The return of baseball has come in swinging and within just the first couple of weeks has already had its first strike. After a four month delay, a grueling labor dispute between the owners and Players Association and a few setbacks due to testing conflicts early on, the season was off to an odd, but relatively smooth start.
But now the question on America’s mind is will this incredibly unusual, complex, and debatable season last? We’re only entering the second week of the 2020 campaign and many fans are already storming Twitter demanding the MLB cancel or pause the season.
Empty stadiums filled with cardboard cutouts of attendees and virtual reality crowds of fans have folks at home raising their eyebrows and feeling a little... unsettled. If the shortened season, controversial rule changes and ethical conflict of resuming baseball amidst an unrelenting pandemic was not indicative of just how strange this upcoming season will be, the creepy automated figures and their delayed reactions in the background should make it perfectly clear.
On just day 4 of this unconventional sprint, the first – and probably not the last – COVID-19 outbreak caused the postponing of several games. After what is now up to 16 players and 2 staff members for the Miami Marlins tested positive for the novel Coronavirus, the MLB issued a statement postponing the Marlin’s season until at least Monday. Having played the Marlins in Philadelphia over the weekend, the Phillies have also been shut down. Their games have been postponed until at least Friday.
MLB Issues a Postponement on Tuesday, July 28“Given the current circumstances, MLB believes that it is most prudent to allow the Marlins time to focus on providing care for their players and planning their OPs for resumption early next week,” MLB announced on Tuesday morning, “The response outlined in the joint MLB-MLBPA Operations Manual was triggered immediately upon learning of the cluster of positive cases, including contact tracing and the quarantining and testing of all of the identified close contacts. The Marlins' personnel who tested positive remain in isolation and are receiving care.”
The news of the outbreak spread quickly early in the week and conjured up some backlash towards the Miami team. MLB personnel, players and fans are criticizing the team and their decision to play Sunday’s game in Philadelphia after at least 4 players had already tested positive.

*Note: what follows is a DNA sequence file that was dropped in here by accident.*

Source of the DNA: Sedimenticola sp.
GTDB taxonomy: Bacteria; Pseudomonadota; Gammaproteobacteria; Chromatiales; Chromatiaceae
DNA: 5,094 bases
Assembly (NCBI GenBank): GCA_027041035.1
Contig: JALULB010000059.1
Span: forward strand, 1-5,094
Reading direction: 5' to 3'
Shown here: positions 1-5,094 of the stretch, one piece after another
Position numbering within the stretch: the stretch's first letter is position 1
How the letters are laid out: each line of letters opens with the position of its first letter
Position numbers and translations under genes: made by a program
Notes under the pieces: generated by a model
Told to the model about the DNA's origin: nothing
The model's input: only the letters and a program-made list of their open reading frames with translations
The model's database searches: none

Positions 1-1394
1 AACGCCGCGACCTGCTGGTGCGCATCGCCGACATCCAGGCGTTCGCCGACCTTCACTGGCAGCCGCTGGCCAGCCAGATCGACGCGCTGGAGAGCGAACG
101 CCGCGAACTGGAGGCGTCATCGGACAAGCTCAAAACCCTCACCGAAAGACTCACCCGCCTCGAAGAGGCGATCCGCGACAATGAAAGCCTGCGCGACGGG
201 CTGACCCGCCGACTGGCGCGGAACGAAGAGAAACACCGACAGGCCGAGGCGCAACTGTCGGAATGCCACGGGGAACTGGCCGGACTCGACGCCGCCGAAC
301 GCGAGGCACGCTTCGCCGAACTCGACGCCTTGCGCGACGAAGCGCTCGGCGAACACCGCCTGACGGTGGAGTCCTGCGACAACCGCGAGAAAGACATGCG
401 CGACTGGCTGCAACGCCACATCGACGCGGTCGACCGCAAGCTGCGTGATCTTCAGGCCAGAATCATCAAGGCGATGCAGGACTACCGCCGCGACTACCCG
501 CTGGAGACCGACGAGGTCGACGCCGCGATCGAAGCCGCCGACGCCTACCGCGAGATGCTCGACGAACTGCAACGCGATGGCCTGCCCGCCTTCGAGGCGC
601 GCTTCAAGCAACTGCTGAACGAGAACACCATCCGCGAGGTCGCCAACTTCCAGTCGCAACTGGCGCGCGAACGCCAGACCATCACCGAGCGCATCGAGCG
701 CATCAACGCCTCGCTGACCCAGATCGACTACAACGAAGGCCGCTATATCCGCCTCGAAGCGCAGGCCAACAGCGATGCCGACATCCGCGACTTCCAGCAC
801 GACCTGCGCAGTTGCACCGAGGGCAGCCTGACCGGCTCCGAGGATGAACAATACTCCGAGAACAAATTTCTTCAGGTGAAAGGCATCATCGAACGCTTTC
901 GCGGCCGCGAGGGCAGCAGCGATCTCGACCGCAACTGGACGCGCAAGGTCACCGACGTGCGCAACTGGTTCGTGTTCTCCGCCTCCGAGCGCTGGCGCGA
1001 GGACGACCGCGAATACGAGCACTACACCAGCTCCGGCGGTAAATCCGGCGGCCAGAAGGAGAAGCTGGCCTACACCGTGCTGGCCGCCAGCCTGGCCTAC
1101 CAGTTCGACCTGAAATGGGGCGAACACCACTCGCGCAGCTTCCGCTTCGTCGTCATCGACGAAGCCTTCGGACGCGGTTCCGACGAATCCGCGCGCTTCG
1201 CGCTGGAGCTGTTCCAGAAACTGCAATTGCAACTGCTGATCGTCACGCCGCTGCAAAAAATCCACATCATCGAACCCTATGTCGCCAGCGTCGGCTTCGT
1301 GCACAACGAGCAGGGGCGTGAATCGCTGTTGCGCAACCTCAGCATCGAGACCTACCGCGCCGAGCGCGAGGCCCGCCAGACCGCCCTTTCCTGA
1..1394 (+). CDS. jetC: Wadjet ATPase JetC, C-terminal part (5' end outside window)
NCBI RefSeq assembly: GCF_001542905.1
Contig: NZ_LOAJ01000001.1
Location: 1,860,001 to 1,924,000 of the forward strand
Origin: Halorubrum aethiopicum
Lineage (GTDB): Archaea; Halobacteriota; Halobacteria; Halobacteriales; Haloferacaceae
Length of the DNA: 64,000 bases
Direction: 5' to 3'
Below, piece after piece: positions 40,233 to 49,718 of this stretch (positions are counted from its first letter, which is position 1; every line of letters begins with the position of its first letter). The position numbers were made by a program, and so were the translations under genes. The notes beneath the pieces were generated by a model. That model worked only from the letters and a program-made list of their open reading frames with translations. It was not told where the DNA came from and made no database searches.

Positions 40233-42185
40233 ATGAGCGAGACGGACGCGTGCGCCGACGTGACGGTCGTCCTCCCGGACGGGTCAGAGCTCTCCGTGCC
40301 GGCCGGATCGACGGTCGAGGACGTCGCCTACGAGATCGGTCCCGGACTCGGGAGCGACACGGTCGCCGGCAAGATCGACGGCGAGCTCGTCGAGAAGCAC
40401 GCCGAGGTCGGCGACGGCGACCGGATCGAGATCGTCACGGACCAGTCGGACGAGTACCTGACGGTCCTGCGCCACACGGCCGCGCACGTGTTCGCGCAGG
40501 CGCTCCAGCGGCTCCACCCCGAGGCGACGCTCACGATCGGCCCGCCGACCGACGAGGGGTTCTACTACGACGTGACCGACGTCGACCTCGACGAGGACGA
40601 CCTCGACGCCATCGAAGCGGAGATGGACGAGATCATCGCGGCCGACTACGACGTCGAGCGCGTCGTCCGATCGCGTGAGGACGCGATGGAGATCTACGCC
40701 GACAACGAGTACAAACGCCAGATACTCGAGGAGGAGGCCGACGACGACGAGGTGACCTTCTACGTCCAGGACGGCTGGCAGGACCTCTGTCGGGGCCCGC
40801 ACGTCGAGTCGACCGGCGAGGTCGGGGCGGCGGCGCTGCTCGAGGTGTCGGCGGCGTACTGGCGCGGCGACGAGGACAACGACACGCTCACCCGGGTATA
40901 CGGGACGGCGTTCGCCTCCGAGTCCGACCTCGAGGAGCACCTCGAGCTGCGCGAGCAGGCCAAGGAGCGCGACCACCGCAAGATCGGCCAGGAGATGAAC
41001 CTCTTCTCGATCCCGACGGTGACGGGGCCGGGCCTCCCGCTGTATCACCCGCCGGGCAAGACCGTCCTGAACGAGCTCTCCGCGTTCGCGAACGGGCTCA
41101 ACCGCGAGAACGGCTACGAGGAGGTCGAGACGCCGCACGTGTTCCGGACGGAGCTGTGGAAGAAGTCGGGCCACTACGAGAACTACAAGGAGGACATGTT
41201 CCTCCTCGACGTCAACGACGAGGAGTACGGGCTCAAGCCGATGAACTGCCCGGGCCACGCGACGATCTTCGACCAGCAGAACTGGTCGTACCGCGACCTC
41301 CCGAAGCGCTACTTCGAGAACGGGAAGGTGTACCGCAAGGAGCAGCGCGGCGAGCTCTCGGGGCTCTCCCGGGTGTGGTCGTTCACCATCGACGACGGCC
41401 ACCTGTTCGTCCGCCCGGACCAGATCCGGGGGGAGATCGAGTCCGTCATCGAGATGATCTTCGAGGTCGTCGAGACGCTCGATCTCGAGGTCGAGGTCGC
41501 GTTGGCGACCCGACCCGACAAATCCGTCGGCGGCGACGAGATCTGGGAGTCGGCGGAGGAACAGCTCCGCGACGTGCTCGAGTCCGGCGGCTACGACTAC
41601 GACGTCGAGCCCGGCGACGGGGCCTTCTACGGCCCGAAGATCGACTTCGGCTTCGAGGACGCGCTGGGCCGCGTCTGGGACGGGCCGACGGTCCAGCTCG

Before the league finalized the decision to pump the breaks on the Marlin’s games, they were given a taste of the budding friction this news had caused when the Washington Nationals turned up their noses at the idea of traveling to Miami this coming weekend to play the Marlins. A unanimous team vote held on Tuesday made it clear that the Nats did not feel safe visiting the Marlins’ home stadium. Although a team vote holds no weight when it comes to deciding on the matter, such an objection is another first of the 2020 season and possibly another indication that it should be canceled or postponed.
What are the experts saying?
Dr. Anthony Fauci, the government’s director of infectious disease research and the country’s safety compass throughout this pandemic, shared his thoughts about the sport’s current status on Good Morning America Tuesday morning. “This could put it in danger,” Fauci, who last week commemorated the start of the season by throwing the ceremonial first pitch, explained. "I don’t believe they need to stop, but we just need to follow this and see what happens with other teams on a day-by-day basis.”
His comments, however, were made before test results were released that would bring the total number of the Marlin’s positive cases from 11 to 18. With 16 of those cases being players, that means nearly half of their team is out for the count and the MLB has had to make some quick revisions to the schedule so as to not disrupt the season.